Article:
Federal agriculture minister doesn’t close door on tweaking supply management

U.S. has made it clear it wants Canada’s control over price, supplies of dairy, eggs, chicken gone

When it comes to defending Canada’s supply management system from the trade demands of the Trump White House, Agriculture Minister Lawrence MacAulay is leaving the barn door open a crack.

The U.S. administration has made it clear it wants Canada’s system for controlling the price and supplies of dairy, eggs and chicken abolished — something MacAulay insists will not happen.

But when asked today whether there’s any room to negotiate on supply management, MacAulay was less unequivocal.

“Well of course what needs to happen is with any trade deal you have to find out exactly what is on the table, what the approach is,” said MacAulay.

“I’m not going to start negotiating NAFTA here in the public with the press, that would not be my role,” he said.

After the press conference, MacAulay’s office issued a statement clarifying his position.

“Our government strongly supports and is committed to maintaining Canada’s supply management system. It was a Liberal government that created supply management and we be tireless in defending it and standing up for the interests of Canadian farming families,” the statement reads.

“Canada’s trade negotiators as well as the prime minister, ministers and Liberal members of Parliament, have been clear about this since the current NAFTA talks began,” the statement continues.

At the press conference when pressed about what realistic changes Canada would consider, MacAulay would only repeat his insistence that the government would defend supply management.

“We are the government that will defend supply management. We have indicated that quite clearly. We’re fully united,” he said.

MacAulay also skirted around comments Prime Minister Justin Trudeau made in a U.S. television interview that Canada has “flexibility” on dairy.

“I am not at the table. But what you have to do is be careful. The truth is, there’s negotiations taking place. There’s a lot of things on the table. What we want to do, what we have indicated quite clearly and the prime minister has indicated quite clearly. The only NAFTA deal that we will sign is a deal that’s good for Canada,” said MacAulay.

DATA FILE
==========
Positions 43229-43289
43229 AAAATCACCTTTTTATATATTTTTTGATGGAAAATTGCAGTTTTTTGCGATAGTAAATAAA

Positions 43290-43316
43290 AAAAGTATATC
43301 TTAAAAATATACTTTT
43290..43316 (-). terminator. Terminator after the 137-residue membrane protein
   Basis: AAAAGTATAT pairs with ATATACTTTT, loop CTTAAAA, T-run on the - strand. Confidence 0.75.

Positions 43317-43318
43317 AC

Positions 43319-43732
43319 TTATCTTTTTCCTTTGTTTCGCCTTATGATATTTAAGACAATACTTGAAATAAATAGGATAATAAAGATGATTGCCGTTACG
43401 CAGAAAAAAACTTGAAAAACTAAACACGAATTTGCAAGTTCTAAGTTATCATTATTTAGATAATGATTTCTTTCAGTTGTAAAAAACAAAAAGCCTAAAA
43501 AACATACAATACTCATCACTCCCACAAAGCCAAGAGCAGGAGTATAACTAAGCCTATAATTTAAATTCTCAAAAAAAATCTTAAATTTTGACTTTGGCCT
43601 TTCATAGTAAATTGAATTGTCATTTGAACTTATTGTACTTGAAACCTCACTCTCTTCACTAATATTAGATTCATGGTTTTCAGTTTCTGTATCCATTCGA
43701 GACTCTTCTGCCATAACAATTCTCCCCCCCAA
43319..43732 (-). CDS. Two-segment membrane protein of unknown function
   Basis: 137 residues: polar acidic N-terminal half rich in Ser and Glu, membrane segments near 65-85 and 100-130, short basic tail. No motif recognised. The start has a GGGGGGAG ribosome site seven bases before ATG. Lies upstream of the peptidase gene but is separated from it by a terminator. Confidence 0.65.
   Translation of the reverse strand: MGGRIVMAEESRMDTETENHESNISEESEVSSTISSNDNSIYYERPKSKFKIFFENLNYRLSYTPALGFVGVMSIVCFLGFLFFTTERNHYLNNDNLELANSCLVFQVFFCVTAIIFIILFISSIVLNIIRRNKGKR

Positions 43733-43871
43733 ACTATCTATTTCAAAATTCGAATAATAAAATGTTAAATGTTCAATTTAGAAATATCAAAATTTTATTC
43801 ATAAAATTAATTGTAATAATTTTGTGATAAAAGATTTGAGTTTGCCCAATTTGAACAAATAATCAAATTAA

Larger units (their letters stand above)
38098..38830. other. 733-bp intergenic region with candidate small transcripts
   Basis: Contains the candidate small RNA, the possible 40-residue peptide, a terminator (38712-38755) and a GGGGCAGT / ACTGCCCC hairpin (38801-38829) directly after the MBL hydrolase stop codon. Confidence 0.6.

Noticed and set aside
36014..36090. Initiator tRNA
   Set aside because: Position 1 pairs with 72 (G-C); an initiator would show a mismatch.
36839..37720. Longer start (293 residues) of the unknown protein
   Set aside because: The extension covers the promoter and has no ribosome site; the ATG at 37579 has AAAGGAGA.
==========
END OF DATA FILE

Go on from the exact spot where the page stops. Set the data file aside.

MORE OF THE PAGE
He also played down the ongoing trade tensions between Canada and the U.S., saying there will always be “little problems” between countries.

The Canadian Press

Like us on Facebook and follow us on Twitter.

Just Posted

Column: Big Brothers Big Sisters Quesnel on the season of change

The local Big Brothers Big Sisters thanks their sponsors and talks change

Letter: Canada’s culture of distrust

Editor, An open letter to Ministers Bennett and Wilson-Raybould We write today… Continue reading

Column: this and that for seniors

Ruth Scoullar is back with her monthly round up of activities for seniors in Quesnel

‘Violent’ Prince George man wanted on Canada-wide warrant

RCMP say the man has likely made his way to the Lower Mainland or another community

Voter turnout at 25.5% in City of Quesnel; 16% in CRD

Both are lower than the provincial average of 36%

B.C. sailor surprised by humpback whale playing under her boat

Jodi Klahm-Kozicki said the experience was ‘magical’ near Denman Island

Outdoor retailer MEC vows to boost diversity after online complaint

Mountain Equipment Co-op was criticized for perpetuating a white-only picture of the outdoors

Trump vilifies caravan, says he’ll cut Central American aid

Despite Mexican efforts to stop them at the Guatemala-Mexico border, about 5,000 Central American migrants resumed their advance toward the U.S. border Sunday in southern Mexico.

Federal carbon tax rebates will exceed the cost for most people affected

Officials say 70 per cent of people in those provinces will get back more than they end up paying out as fuel costs rise to incorporate the carbon tax.

Rotating strike in Toronto will have ‘significant impact,’ says Canada Post

Canada Post union announces rotating strikes in four Canadian cities.

Cancelling Saudi Arabia arms deal would cost $1 billion: Trudeau

Canada has added its voice to global calls for answers, with Trudeau telling the CBC in an interview today that the Saudi government’s explanation of what happened lacks credibility.

Former B.C. sheriff caught in sex-related sting pleads guilty to lesser charge

Kevin Johnston will be sentenced on Nov. 6 for his role in communicating online with a person posing as a 14-year-old girl.

WWE star Roman Reigns announces he has leukemia

Grappler formerly played in CFL

China opens mega-bridge linking Hong Kong to mainland

The $20 billion bridge took almost a decade to build while incurring major delays and cost overruns

Most Read